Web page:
And it is certainly to be noted that no conditions limit God's largess toward the poor.  They need not be pious, or Jewish, or worthy, or conspicuously in need, or intent on removing themselves from their condition of dependency.  The Bible never considers the poor otherwise than with tender respect, and this is fully as true where the speaker is "the Jewish God" as it is when the speaker is Jesus. What laws could be more full of compassion than these?

You shall not oppress a stranger; you know the heart of a stranger, for you were strangers in the land of Egypt.  Exodus 23:9

You shall not give up to his master a slave who has escaped from his master to you;  he shall dwell with you in your midst, in the place which he shall choose within one of your towns, where it pleases him best;  you shall not oppress him, Deuteronomy 23:15-16

You shall not pervert the justice due to the sojourner or to the fatherless, or take a widow's garment in pledge.  Deuteronomy 24:17

You shall not oppress a hired servant who is poor and needy, whether he is one of your brethren or one of the sojourners who are in your land within your towns; you shall give him his hire on the day he earns it, before the sun goes down (for he is poor, and sets his heart upon it); lest he cry against you to the Lord, and it be sin in you.  Deuteronomy 25:14-15

If there is among you a poor man, one of your brethren, in any of your towns within your land which the Lord your God gives you, you shall not harden your heart or shut your hand against your poor brother, but you shall open your hand to him, and lend him sufficient for his need, whatever it may be.... You shall give to him freely, and your heart shall not be grudging when you give to him; because for this the Lord your God will bless you in all your work and all that you undertake.  For the poor will never cease out of the land therefore I command you, You shall open wide your hand to your brother, to the needy and to the poor, in the land.  Deuteronomy 15:7-8, 10-11

Then there is the Sabbath, the day in which one may not exploit and cannot be exploited, even by one's family or oneself.  

Six days you shall labor and do all your work;  but the seventh day is a sabbath to the Lord your God;  in it you shall not do any work, you , or your son or your daughter, or your manservant, or our maidservant, or your ox, or your ass, or any of your cattle, or the sojourner who is within your gates, that your manservant and your maidservant may rest as well as you.  You shall remember that you were a servant in the land of Egypt, and the lord your God brought you out thence with a mighty hand and an outstretched arm; therefore the Lord your God commanded you to keep the sabbath day.  Deuteronomy 5:12-15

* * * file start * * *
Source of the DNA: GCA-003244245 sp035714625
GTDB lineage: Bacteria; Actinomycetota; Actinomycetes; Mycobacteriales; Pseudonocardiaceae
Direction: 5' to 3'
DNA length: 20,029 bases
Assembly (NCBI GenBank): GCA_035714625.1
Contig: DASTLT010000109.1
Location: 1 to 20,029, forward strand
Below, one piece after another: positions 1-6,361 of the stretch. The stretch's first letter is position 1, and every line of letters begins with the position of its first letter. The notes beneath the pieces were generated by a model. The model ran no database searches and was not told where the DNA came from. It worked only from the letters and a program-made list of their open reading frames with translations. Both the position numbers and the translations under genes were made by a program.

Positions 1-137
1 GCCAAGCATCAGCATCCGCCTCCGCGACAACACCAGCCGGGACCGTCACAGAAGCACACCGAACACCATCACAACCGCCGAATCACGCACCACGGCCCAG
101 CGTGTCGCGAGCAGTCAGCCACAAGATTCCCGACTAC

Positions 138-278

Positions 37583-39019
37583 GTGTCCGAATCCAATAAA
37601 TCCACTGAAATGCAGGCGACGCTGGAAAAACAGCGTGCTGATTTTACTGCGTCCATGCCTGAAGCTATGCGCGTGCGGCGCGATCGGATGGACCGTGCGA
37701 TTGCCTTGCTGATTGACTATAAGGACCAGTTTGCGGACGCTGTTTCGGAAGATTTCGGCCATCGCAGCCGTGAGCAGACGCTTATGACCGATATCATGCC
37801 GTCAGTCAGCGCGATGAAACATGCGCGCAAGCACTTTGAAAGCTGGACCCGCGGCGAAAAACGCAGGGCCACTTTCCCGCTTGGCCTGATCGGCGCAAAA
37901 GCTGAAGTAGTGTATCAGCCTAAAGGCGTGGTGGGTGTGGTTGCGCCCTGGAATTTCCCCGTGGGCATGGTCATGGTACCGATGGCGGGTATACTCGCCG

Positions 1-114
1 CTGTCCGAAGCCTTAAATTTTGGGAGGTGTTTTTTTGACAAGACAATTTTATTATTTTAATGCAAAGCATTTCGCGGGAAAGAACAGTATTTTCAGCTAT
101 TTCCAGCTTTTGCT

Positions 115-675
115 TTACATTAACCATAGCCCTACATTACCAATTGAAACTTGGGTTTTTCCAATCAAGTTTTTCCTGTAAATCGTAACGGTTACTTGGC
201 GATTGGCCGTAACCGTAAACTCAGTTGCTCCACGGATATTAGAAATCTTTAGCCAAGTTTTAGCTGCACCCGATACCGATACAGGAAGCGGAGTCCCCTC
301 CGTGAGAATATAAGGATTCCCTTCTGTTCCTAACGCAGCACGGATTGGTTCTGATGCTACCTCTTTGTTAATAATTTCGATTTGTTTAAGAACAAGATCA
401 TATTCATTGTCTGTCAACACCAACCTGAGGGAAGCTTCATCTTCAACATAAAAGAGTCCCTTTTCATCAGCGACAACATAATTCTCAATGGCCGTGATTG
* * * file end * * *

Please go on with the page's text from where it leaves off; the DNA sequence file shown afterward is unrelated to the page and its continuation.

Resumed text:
One of the most commonly made accusations against religion these days is that The Bible was the inspiration of what we generally understand to be slavery, meaning that kind of slavery practiced in the American colonies and states, including all of the original colonies, from what would become Maine, down to Georgia.  But if just these laws in the Bible that was widely read in all of those states was the foundation of American slavery, it would have been almost nothing like the system of slavery which the American Constitution made a part of the foundation of our political system and which it and the laws passed and sustained under it maintained for almost a century into the government's existence.  That is the reason that when slaves and those who escaped slavery, such as David Walker mounted the organized and serious attempt to abolish slavery, they used those books of the Hebrew Bible quoted by Marilynne Robinson in opposition to such heroes of The Federalist Society as Thomas Jefferson.

And as Marilynne Robinson mentioned earlier in her essay, capitalism, not to mention most of the oppressive laws and institutions of Europe and in other countries deputed to be "Christian" could never have been adopted or enforced. If The Law that Jesus said he came to uphold to the letter had been fully adopted by Christians, almost the entire program of slander, derision and mockery that we have been witness to in the past century would have been known to have been a lie.  The world would be entirely different.   It would surpass anything that today's liberals envision as a good society, a just society.